Cotton Producers Say They Will Block Hong Kong Deal Over Subsidies

13 December, 2005

Benin's ambassador to the WTO Samuel Amehou and representatives of West African cotton producers today (Dec. 14) warned that their countries will refuse to support any agreement struck in Hong Kong if developed countries do not agree to cut their cotton subsidies.

Amehou, along with the presidents of the African Cotton Association Ibrahim Malloum and African Cotton Producers Association Francois Traore, said they came to Hong Kong seeking an end to export subsidies by the end of this year and an end to domestic subsidies by 2009.

Malloum said without a solution on cotton, "we cannot join a consensus on any other areas" that are at issue in Hong Kong.

Amehou charged that consultations held so far, including meetings on Dec. 13, have shown that trading partners are not really intent on resolving the issue. According to Amehou, West Africans have made their proposals but are still waiting for a response. More discussions are planned for tonight, he said.

The U.S. position in these meetings has been that dismantling subsidies will not solve the problems of West African producers, according to Amehou. For example, the U.S. points to a host of other issues, such as poor farming practices and low yields as problems that need to be tackled with measures other than subsidy reductions.

In a related development, Deputy U.S. Trade Representative Karan Bhatia said today that the U.S. is trying to determine what can be done for West African cotton producers until the Doha round agriculture negotiations yield results in terms of subsidies reductions and market access.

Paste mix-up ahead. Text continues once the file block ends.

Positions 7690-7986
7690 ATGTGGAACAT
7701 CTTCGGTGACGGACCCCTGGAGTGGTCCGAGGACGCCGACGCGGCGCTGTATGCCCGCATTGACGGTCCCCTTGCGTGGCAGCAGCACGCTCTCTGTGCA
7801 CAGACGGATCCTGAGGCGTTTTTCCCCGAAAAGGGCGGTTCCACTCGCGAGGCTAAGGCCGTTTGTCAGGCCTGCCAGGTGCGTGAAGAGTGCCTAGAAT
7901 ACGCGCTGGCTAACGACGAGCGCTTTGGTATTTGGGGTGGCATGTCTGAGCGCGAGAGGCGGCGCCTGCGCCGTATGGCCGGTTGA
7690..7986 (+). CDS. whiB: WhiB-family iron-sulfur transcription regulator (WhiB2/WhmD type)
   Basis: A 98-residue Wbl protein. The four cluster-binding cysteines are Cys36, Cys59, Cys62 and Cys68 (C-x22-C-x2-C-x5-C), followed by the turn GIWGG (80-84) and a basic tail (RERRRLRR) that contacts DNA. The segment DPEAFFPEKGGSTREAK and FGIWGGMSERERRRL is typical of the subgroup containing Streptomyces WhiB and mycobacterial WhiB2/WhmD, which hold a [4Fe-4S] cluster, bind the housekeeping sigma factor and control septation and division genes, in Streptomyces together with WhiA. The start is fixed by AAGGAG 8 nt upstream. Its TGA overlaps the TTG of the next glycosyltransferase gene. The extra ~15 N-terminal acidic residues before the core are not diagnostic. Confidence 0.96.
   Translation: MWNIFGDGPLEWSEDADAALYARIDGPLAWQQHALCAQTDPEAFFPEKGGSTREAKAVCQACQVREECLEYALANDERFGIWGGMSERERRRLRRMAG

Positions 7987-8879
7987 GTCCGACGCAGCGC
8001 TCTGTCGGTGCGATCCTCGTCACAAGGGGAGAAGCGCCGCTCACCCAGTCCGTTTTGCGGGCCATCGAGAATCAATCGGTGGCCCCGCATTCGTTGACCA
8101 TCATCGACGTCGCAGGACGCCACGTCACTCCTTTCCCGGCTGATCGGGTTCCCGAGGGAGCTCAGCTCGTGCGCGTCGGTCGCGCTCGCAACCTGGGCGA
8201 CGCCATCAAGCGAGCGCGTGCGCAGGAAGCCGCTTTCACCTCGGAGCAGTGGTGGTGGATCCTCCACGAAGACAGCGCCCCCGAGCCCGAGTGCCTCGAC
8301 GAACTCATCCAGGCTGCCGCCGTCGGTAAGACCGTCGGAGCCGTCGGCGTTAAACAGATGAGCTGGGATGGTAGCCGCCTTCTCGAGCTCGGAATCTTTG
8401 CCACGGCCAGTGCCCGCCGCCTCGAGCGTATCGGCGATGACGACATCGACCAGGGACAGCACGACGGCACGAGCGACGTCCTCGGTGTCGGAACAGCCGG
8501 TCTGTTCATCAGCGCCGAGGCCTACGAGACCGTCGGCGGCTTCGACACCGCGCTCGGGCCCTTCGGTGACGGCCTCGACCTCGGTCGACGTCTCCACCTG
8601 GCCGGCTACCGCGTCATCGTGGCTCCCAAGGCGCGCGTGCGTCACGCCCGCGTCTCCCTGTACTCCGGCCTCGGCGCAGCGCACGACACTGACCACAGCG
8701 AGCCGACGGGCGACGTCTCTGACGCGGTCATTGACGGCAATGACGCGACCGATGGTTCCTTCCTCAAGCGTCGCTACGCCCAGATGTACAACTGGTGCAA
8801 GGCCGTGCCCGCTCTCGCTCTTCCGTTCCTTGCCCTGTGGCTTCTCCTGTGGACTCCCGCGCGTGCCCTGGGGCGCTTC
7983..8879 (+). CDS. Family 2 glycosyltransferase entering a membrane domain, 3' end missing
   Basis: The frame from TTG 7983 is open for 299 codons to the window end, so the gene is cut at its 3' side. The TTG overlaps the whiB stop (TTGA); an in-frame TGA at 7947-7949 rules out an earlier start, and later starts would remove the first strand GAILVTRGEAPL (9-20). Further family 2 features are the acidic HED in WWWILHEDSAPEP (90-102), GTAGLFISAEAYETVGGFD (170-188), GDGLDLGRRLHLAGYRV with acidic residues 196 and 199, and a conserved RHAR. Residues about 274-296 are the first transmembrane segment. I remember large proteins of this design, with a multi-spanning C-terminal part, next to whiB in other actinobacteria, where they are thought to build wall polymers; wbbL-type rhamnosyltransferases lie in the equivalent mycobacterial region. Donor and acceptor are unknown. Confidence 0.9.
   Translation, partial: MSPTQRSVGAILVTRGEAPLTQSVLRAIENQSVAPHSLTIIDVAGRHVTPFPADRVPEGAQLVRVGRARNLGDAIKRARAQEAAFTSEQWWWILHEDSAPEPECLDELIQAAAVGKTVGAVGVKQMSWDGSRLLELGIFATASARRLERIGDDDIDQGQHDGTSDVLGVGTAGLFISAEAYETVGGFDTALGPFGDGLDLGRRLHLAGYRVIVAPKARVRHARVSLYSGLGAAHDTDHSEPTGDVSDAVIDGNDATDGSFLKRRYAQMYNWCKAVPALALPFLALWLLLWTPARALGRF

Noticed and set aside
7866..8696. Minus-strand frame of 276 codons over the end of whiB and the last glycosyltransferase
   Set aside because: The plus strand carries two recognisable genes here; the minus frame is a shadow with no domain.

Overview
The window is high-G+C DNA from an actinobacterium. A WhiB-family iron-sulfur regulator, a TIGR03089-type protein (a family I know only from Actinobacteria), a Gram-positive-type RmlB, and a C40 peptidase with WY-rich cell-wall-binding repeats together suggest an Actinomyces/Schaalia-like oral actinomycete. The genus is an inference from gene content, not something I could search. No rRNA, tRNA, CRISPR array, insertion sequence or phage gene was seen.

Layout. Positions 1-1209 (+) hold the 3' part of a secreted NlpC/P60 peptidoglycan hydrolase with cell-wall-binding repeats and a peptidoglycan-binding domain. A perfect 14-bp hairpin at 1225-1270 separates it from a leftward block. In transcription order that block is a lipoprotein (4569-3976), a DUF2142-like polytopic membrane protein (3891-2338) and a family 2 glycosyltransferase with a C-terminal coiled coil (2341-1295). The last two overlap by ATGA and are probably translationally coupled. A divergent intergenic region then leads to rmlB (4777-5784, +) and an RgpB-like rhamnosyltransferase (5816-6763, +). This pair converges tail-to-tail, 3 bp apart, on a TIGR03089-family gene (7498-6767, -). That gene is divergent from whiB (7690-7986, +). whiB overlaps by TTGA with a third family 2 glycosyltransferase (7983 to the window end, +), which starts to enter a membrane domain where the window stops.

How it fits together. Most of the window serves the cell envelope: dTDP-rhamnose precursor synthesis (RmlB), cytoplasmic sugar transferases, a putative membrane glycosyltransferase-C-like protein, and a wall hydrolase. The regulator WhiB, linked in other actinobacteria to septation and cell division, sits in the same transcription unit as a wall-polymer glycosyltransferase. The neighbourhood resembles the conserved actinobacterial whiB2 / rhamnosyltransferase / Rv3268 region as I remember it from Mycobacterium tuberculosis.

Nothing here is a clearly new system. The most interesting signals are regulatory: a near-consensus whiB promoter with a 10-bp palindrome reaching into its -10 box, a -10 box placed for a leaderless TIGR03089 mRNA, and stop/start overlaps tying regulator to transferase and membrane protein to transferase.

One step the U.S. is considering is cutting the tariff it charges on cotton imports that enter its market above the tariff rate quota, according to informed sources. This step is controversial with U.S. cotton producers but could help U.S. textile mills get access to cheaper cotton after the elimination of the so-called Step 2 subsidies program. That program pays U.S. mills to use more expensive cotton over imports and pays U.S. producers export subsidies.

It was linked to a separate provision in the farm bill that allows U.S. mills to buy limited amounts of cheaper cotton for a limited time if U.S. prices hit a certain level. With Step 2 about to be eliminated, U.S. textile mills want to expand their ability to buy more foreign cotton, sources said.

Amehou said subsidies are the most important factor causing price depression for cotton and that additional market access would not help African producers unless subsidies were also reduced.